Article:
In the last year the US EPA has withdrawn from three investigations of contamination caused by shale gas activities, before publicizing its findings.  Its preliminary findings in all three cases indicated that contamination had occurred, but it closed down the cases before publication due to pressure from petroleum-state senators and the White House. Incredibly, in one case it was forced to turn over the investigation to the very company accused of causing the contamination.

However, the findings of contamination became public knowledge from other sources.  In Pennsylvania, it was leaked documents.  In Texas, it was a consulting independent scientist. In Wyoming, the EPA scientists simply made a statement that they stood by their preliminary findings of contamination. In light of these extraordinary examples of political manipulation, the reliability and impartiality of any report from the EPA on the subject must be met with great skepticism.

In Canada the political manipulation is even more blatant.  The Harper government has ceded all environmental regulation of fossil fuels to the provinces, fired thousands of scientists and regulators, and closed environmental research and review institutions.  Most astoundingly, the scientists that remain are not allowed to talk to the press or the public without being cleared by a political handler.  What faith can we have in a report controlled by a government and party that seem to be doing everything they can to silence the voice of science, especially when it applies to the fossil fuel industry?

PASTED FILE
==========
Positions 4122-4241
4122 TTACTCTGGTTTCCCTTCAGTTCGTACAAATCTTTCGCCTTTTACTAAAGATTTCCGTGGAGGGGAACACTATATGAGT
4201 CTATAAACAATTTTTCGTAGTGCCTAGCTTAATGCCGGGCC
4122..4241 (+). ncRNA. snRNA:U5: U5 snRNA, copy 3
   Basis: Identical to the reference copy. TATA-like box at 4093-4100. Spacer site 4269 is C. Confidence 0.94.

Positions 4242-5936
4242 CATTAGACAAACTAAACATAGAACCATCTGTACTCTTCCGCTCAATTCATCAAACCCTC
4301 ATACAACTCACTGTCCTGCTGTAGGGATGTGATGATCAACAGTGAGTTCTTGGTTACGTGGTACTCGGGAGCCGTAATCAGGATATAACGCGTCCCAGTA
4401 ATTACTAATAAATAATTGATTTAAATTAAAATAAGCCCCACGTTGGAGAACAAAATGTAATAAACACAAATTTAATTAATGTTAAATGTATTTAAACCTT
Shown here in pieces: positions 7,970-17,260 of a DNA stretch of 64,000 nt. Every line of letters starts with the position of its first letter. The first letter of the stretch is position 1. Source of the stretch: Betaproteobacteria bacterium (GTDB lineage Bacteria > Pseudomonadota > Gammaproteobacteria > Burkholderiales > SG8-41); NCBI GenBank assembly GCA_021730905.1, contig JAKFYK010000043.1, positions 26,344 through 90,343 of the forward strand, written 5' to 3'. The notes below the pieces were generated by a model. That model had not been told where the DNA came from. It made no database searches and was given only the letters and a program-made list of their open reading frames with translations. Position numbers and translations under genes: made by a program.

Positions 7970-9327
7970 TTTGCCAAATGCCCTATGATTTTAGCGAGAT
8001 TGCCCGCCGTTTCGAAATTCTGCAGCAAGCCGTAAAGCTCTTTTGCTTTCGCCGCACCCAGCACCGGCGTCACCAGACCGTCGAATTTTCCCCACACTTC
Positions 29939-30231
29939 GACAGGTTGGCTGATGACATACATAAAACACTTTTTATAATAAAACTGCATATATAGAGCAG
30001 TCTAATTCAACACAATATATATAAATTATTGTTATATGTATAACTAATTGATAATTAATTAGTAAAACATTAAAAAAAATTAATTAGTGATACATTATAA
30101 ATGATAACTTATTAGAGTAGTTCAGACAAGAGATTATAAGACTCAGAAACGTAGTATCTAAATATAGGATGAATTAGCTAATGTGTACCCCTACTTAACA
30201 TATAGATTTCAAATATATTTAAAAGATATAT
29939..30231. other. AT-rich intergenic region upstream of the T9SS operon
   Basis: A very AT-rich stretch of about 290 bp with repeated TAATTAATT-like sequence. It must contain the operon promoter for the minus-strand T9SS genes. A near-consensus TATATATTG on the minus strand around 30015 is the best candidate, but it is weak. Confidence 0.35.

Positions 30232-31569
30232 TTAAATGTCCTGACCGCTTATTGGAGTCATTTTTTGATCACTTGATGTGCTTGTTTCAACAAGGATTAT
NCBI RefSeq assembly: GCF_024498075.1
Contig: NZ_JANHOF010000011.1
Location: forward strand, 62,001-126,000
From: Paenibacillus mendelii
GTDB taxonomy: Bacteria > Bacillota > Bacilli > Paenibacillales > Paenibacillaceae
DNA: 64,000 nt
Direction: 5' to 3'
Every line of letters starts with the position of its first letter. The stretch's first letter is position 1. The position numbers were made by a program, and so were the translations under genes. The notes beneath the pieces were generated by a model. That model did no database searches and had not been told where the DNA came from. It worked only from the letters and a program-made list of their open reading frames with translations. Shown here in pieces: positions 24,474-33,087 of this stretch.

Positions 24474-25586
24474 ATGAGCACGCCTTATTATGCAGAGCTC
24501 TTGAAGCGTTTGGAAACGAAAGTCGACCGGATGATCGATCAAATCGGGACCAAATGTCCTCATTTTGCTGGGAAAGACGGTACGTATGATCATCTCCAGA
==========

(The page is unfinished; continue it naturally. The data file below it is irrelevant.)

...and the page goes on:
Ten years is the minimum amount of time necessary to do the long-term studies on all aspects of shale gas that are currently lacking, particularly on public health, as has been made abundantly clear in our Chief Medical Officer for Health’s award winning report on the subject, and echoed by health and research communities everywhere.

We call for a 10-year unconditional moratorium, because severe health problems have been identified but not thoroughly studied.

From the beginning of the shale gas industry, a little over a decade ago, people near the wells reported unusual and severe symptoms and illness, but it was years before health officials began to connect the maladies to shale gas. So even now, the longest-term public health study, by the University of Colorado, lasted only 3 years. The conclusions of that study indicated that living near a shale gas well resulted in substantial increases in the risks for developing cancer, neurological and respiratory and other diseases.  As cancer and some other diseases may take years to develop, the study called for more research.